White House

Trump Goes All In on Turning Teachers Into Rambos

How the president figured out his gun policy.

Thinking out loud.

Photographer: Andrew Harrer/Bloomberg

In a meeting at the White House late yesterday afternoon with students and parents who have endured school shootings, including the recent murders in Parkland, Florida, President Donald Trump advocated making teachers part of the solution.

“If you had a teacher with -- who was adept at firearms, they could very well end the attack very quickly,” the president said. “We’re going to be looking at that very strongly.”

In other words, during those first horrifying, chaotic moments when a gunman bursts into a classroom brandishing an assault rifle, a teacher could just turn to the students and say: “Kids, open up your books to chapter three and read silently while I take out this shooter.” Blam, blam, blam. Problem solved.

This is one of the more bonkers prescriptions Trump has offered for solving the nation’s gun problem. It also lays bare the tragicomic path the president usually follows toward any policy position, how easily swayed he is by the last person he speaks with, and how intractable he can be once he latches on to an idea, no matter how far-fetched or perilous. (There was also The Wall, auditing the 2016 election for fraudulent votes, the Muslim ban, firing James Comey, hiring Steve Bannon.)

Immediately after recommending that schools turn educators into Rambos, Trump faced widespread criticism from teachers, students, parents, policy analysts and Democrats. (Republicans, on the other hand, appear to share the president’s perspective, while independent voters seem evenly split on the issue.) And once criticized, of course, he dug in. On Thursday morning, he unleashed a series of tweets outlining how he felt about arming teachers:

It may not be surprising that the president has gone all in on arming teachers, but it is curious. In the wake of the last week’s shooting, he had embraced some sensible first steps toward combating the gun problem, including banning bump stocks and tightening background checks and mental health screenings for gun buyers. (Last year, the president signed into law GOP legislation that made it easier for people with mental health issues to purchase guns.)

If you buy into the idea that Ivanka Trump is a leavening agent in the White House, you can imagine her, after the Parkland shootings, whispering in her father’s ear, advising him to rethink some of his stances on guns. After all, she was the only one of the president’s three eldest children who tweeted out her own thoughts about the shooting on the day it happened:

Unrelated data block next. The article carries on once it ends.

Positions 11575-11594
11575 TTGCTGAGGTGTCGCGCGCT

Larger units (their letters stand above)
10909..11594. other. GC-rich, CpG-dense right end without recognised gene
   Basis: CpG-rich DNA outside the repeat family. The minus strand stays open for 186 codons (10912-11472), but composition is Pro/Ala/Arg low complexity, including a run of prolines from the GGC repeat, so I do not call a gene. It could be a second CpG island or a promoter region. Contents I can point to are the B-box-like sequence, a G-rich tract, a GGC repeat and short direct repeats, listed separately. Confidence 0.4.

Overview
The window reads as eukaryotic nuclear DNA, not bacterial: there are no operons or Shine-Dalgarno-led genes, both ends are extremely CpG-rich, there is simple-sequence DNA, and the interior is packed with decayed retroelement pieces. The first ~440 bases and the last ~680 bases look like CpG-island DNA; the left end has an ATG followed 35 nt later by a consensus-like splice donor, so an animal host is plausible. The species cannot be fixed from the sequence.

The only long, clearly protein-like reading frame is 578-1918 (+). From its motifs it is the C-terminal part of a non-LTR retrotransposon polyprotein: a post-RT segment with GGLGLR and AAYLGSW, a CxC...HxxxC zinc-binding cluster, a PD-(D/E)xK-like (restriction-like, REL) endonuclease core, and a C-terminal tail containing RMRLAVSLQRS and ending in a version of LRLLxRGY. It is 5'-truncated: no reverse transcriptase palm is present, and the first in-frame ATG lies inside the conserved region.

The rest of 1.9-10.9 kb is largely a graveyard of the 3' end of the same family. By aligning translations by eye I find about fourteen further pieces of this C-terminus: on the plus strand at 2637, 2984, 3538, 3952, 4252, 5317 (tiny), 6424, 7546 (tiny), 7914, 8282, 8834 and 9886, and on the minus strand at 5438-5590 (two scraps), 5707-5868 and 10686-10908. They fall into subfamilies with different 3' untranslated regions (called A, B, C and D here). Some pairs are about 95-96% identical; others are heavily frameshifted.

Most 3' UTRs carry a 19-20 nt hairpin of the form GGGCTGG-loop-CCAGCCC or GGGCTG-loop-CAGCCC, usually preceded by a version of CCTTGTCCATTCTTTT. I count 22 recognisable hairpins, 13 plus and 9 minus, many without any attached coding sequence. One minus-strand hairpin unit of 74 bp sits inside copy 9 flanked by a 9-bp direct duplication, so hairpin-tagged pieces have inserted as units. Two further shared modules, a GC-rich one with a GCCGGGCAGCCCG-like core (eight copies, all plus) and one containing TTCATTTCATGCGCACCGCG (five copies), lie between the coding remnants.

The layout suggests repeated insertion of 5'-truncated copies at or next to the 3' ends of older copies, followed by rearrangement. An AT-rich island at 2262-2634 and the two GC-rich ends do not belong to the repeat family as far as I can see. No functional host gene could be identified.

Eric Trump retweeted one of his father’s tweets that day. Donald Trump Jr., an avid hunter who has pushed for looser gun regulations, tweeted only a love note from the family business and had nothing at all to say on Twitter about the shootings:

So it’s also easy to imagine Donald Jr. getting hold of his father, after Ivanka, and reacquainting him with the National Rifle Association’s talking points on school shooters and the limits of gun control. In due course, arming teachers became the leading wedge of the president's response to the Parkland shooting. He even added some can-do corporate thinking to the mix: offering bonuses to teachers who carry guns in the classroom.

His Twitter salvos Thursday morning also complicated things for his adviser Kellyanne Conway, who had taken to the airwaves the night before to slam reporters and critics for emphasizing Trump’s enthusiasm for arming teachers.

“Those who are focused only on the small discussion yesterday about the possibility of allowing some educators and administrators to be armed at some schools, to focus on that alone today is disingenuously covering the fuller discussion yesterday,” she told Fox News. “And frankly, it’s disrespectful to the people who are in that room raising any number of different issues.”

“I think it benefits us all that you have a non-politician here in the White House behind me because he can see this with a certain clarity that others perhaps cannot,” she added.

The president doesn’t have clarity on gun control, however. Arming teachers would violate a 1990 federal law that designates school campuses as gun-free zones. And Trump’s suggestion overlooks the fact that Marjory Stoneman Douglas High School had an armed security guard on campus -- who didn’t encounter the gunman during the shootings.

As the Daily Show demonstrated in its exploration of what can happen when a “good guy with a gun” tries to protect against a “bad guy with a gun,” it can lead to lots of innocent bystanders getting shot (including the good guy). Arming teachers and other good guys is, the show observed, “way more complicated than movies, video games and politicians make it seem.” And more complicated than Trump himself understands.

This column does not necessarily reflect the opinion of the editorial board or Bloomberg LP and its owners.

    To contact the author of this story:
    Timothy L. O'Brien at tobrien46@bloomberg.net

    To contact the editor responsible for this story:
    Mary Duenwald at mduenwald@bloomberg.net

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